War and Peace
Bolivia's gift to Francis of a hammer-and-sickle crucifix implied its artist was a secret Marxist. I was disconcerted: This was not at all the Luis Espinal I knew.
Whether or not U.S. support for LGBT rights goes beyond the rhetorical, societies still viewing themselves as “under God” will bridle at this sudden turn about.
Amusing and engaging, Barney Frank's stories (from sixteen terms in Congress) tell what kinds of “inside politicking” informed the presidencies of LBJ through Obama.
Readers continue the conversation on the morality of contraception in 2015 and how Europe is handling its two most important crises and America its defunct railways.
Marx derided religion as an opiate destined to fade away but ultra-orthodoxy is on the rise. What happened to make faith one of the most dynamic forces in the world?
Oscar Romero will be declared a martyr, Francis tells bishops to stop "trying to tell Catholics what to do all the time," and cardinals deny the pope has enemies.
Andrew Cockburn's 'Kill Chain' examines the disastrous political effects of the U.S. military's targeted assassination practices--and the true motives behind them.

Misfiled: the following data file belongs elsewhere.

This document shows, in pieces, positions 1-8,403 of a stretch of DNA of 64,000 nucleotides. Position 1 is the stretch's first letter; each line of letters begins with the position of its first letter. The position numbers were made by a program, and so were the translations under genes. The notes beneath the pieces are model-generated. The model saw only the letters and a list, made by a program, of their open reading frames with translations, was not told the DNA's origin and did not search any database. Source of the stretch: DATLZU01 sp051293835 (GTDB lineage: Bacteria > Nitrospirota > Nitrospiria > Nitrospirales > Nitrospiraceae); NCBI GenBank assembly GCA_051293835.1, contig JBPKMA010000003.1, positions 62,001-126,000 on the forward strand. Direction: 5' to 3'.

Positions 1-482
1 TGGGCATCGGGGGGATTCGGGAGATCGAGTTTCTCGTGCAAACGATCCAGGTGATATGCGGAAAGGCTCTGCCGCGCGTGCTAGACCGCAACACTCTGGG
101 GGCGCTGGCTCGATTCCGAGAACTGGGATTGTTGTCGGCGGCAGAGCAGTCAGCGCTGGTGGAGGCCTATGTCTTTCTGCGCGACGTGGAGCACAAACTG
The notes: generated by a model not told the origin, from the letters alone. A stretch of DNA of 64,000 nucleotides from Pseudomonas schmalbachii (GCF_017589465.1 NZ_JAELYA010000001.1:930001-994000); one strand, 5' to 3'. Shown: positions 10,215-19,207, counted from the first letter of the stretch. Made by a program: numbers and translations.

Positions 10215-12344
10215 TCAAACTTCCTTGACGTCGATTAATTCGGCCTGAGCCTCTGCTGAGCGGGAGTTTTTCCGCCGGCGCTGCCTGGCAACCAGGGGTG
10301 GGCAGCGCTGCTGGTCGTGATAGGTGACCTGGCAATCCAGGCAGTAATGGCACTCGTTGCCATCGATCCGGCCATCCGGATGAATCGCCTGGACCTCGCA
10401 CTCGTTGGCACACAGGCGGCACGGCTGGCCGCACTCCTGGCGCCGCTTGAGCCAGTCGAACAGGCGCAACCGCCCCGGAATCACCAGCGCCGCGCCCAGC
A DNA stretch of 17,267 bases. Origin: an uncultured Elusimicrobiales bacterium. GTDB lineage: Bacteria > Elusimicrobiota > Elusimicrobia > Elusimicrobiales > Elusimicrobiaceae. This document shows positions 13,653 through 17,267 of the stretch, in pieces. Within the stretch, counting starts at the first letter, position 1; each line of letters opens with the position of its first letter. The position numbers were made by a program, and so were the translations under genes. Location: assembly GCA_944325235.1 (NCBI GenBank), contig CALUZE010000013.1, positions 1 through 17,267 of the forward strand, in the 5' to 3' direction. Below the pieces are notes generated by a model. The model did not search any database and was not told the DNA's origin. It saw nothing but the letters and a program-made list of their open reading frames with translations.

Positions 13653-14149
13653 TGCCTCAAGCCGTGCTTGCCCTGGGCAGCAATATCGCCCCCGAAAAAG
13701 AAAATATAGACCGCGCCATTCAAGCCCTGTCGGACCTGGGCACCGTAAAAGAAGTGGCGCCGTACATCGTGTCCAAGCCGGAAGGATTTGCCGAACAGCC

Unlike past Eurocentric taxonomies of world religions, the latest Norton anthology aims to let six major, living, international religions speak...in their own words.
Iranian author Azar Nafiri defends the value of canonical American literature—its imagination and humanity—against Common Core, market analyses, and Babbitt.
The European Union's intent to address migration from Africa comes as a welcome if belated development in a crisis that has been crying for moral leadership.
What's remarkable about the postwar era is the speed and depth of Western Europe’s recovery. But do its problems today come from pushing the accomplishments too far?